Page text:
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Can you obtain long-term disability benefits for sleep apnea?

On Behalf of | Aug 25, 2021 | Long Term Disability Claim Denial

If you suffer from sleep apnea, you know how debilitating this condition can be. However, most people don’t know much about the condition; they think of it as little more than excessive snoring.   Because of this, you might wonder whether you are eligible for long-term disability benefits for sleep apnea.

If you are covered by a work-provided long-term disability policy, you are covered under ERISA law, which was designed to protect the rights of the claimants. This is a complicated area of law and the process of obtaining benefits can be challenging. Knowledge is among your most powerful resources.

What is sleep apnea?

Sleep apnea is a medical condition in which the patient’s breathing stops sporadically during sleep. According to the Mayo Clinic, sleep apnea can be caused either by the relaxing of the throat muscles that results in a blockage of the central airway through the throat; or by a failure of the brain to send the appropriate messages to the body’s breathing muscles.

Either of these situations can lead to serious complications.

Loss of sleep in general, as well as the more formal diagnosis of sleep apnea, can result in:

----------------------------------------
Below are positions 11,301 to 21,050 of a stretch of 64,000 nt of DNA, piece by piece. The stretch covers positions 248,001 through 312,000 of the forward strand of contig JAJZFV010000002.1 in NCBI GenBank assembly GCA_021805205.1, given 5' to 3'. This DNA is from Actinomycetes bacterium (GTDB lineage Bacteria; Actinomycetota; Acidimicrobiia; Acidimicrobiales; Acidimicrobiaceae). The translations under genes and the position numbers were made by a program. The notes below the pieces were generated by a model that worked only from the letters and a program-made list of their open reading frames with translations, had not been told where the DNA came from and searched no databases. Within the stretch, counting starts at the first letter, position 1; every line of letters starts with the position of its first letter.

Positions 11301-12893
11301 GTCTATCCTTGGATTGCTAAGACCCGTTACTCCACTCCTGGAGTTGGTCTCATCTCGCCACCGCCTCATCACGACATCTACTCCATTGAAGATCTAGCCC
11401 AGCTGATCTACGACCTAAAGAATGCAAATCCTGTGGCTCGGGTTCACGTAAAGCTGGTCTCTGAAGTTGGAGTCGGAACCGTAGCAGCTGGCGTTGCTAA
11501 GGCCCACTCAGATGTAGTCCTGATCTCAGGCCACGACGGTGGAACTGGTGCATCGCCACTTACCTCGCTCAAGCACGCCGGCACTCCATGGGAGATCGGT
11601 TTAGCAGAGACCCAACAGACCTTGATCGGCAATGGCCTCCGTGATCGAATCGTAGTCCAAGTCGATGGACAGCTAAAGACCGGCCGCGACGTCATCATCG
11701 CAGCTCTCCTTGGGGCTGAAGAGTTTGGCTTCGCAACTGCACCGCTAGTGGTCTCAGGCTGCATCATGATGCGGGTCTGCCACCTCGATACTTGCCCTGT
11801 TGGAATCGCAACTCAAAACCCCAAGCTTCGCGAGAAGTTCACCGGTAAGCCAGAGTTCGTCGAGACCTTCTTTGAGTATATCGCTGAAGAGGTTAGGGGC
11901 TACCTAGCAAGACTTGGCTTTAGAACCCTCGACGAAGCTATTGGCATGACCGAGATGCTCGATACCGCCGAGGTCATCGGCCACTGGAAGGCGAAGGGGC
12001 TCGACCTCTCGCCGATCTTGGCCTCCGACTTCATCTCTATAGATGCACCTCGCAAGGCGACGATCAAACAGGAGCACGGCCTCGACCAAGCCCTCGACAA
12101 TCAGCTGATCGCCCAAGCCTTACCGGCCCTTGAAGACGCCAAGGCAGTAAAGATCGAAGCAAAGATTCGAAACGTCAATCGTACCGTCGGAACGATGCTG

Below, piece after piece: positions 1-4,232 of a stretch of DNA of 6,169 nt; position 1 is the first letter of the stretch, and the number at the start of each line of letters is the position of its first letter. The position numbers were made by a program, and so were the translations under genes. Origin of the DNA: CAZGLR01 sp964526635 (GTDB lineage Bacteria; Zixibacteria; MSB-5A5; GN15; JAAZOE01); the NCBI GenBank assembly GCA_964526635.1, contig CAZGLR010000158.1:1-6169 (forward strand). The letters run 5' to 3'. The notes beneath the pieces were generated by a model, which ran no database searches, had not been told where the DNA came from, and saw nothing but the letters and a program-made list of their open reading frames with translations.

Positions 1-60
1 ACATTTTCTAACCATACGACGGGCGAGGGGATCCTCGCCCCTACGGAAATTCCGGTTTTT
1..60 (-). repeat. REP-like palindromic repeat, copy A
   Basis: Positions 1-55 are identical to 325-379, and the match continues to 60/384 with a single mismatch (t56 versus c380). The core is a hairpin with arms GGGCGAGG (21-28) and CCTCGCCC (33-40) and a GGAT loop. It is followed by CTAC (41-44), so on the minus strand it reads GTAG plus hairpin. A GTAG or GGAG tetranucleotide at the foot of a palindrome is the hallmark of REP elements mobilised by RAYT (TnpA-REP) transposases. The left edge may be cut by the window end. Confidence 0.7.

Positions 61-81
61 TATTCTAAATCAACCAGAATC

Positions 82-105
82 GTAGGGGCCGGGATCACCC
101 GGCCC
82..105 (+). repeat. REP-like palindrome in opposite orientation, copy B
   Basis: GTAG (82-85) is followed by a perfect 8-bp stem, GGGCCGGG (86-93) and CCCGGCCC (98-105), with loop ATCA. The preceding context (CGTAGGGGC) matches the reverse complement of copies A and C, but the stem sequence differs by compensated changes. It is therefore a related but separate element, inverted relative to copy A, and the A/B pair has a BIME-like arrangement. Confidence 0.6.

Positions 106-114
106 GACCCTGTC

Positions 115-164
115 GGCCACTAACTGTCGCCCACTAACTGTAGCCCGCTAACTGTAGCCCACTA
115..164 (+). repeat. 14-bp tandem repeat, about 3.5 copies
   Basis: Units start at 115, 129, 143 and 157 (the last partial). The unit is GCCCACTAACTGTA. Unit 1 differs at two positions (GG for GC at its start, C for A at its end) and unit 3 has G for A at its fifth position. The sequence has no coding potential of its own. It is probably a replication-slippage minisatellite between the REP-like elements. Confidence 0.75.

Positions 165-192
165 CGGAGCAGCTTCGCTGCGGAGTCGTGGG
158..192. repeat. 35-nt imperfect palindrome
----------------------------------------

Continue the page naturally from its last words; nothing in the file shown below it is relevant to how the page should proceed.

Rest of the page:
• Serious, ongoing fatigue throughout the day
  • Coronary complications
  • Diabetes and metabolic problems

This is just a small sampling of possible conditions that result from sleep apnea. It is important to note that lack of effective sleep tends to increase the chance of almost any other kind of physical or emotional illness. Sleeplessness makes it much more difficult to focus throughout the day, to manage one’s emotional health and to stay sharp to avoid physical risks in more physically dangerous jobs.

Obtaining benefits

Although sleep apnea is clearly a medical condition that should make one eligible for long-term disability benefits, obtaining your needed benefits can be much more difficult than it should be.

In many instances, the insurance company will say that sleep apnea does not quality as a “disability.”  Although the disability insurer is required to adhere to the terms of the employer’s policy, it is common for it to also its own policies and procedures.  This allows the insurance company to deny disabilities due to sleep apnea — or any disabling condition — while it claims to be following the terms of the employer’s policy.

Although failing to meet the definition of a disability is the most common reason for sleep apnea long-term disability claims to be denied, insurance companies also claim pre-existing conditions, lack of verifiable symptoms and other reasons for denying sleep apnea claims.

Although there are numerous hurdles in obtaining the long-term disability benefits you need, working with an experienced ERISA disability attorney can be invaluable in helping you through the process.